It's official: Englewood, New Jersey sued the Libyan government and its contractor, Quattro Construction, for a temporary injunction to enforce stop work orders issued against the current work on the Libya-owned property.
You can read the complete lawsuit and stop work orders here:
Stop Work Orders
Englewood's City Engineer Peter Abballe issued a 'stop work order' on August 24, 2009 and subsequently ordered that $1,000-per-day penalties would be imposed if the owner and construction company refused to comply with the original stop work order on the Libyan government's New Jersey property
Englewood's Lawsuit Against Libya and Quattro Construction
After the stop work orders were issued, and work continued on the property, Englewood Mayor Michael Wildes had the City Attorney Bill Bailey sue to get a temporary restraining order and injunction against the Libyan Government and its Greenwich Village-based New York City contractor, Quattro Construction.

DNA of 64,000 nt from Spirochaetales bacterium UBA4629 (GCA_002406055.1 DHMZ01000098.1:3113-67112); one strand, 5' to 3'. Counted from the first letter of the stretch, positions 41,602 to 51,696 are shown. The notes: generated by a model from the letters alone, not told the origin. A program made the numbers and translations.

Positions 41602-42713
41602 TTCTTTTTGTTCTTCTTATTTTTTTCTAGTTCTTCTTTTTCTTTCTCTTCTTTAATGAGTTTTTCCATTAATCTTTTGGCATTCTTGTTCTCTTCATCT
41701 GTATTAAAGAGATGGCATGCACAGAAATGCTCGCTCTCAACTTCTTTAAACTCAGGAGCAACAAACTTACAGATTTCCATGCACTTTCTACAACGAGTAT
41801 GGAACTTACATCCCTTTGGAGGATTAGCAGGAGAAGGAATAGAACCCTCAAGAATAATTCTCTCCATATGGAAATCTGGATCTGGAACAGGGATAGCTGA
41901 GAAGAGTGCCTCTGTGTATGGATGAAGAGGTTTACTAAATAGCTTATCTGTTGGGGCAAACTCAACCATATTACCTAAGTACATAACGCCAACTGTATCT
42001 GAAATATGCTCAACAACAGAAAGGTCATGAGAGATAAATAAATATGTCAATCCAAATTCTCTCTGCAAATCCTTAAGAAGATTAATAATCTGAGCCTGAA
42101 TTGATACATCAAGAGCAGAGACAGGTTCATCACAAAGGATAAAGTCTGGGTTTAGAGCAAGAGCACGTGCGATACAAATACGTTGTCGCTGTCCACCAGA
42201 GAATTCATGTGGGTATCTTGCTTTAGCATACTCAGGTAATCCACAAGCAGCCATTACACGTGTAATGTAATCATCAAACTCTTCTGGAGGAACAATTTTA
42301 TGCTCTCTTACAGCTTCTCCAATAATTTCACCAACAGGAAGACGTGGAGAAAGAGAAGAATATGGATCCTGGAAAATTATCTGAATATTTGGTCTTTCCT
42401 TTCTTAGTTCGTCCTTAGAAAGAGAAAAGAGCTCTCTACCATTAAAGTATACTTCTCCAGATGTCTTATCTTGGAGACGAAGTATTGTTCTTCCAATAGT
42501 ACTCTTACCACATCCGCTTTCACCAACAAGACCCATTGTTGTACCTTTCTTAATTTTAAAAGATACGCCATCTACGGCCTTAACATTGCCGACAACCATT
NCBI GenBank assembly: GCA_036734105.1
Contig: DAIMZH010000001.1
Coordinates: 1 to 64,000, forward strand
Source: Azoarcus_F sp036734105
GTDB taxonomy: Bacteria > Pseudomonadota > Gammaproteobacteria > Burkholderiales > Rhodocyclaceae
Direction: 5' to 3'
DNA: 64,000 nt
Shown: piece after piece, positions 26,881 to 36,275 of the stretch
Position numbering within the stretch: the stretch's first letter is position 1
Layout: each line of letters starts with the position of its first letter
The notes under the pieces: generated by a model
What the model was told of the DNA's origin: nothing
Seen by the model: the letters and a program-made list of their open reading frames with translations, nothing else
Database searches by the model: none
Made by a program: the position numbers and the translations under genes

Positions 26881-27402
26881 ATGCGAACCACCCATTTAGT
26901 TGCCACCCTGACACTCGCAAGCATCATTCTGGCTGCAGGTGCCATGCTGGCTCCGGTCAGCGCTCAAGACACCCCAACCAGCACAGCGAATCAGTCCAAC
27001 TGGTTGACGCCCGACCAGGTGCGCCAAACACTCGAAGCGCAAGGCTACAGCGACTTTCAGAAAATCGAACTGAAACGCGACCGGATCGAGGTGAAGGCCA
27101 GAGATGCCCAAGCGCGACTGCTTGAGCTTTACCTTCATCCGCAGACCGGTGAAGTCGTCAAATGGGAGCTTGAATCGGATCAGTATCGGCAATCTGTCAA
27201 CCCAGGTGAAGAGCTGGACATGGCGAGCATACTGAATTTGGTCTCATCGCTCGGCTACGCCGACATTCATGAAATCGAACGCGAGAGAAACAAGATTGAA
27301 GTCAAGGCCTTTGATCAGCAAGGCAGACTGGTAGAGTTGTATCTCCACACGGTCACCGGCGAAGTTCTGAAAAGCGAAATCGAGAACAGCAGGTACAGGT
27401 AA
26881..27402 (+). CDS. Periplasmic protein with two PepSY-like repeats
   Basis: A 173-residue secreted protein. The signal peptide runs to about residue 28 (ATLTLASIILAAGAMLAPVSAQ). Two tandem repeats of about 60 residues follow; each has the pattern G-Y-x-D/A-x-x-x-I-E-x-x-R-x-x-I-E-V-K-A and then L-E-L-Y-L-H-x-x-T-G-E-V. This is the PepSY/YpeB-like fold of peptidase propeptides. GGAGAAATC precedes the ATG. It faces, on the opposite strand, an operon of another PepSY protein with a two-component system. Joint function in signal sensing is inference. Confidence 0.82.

The lawsuit contends that Libya and the contractor:
Have "not maintained Soil Erosion and Sediment Control (SESC) measures on site. Based on the amount of disturbance taking place on the property, the applicant will be required to obtain a SESC permit."
"Has not obtained a tree permit for the trees cut down on the property;"
Must submit a grading plan to the City for "review and approval," and potentially a "Soil Movement" permit;
Obtain approval for the construction of a wall on the property, which "may require a Stream Encroachment Permit for construction near the pond area."
Here is Englewood's lawsuit against the Libyan Government and Quattro Construction: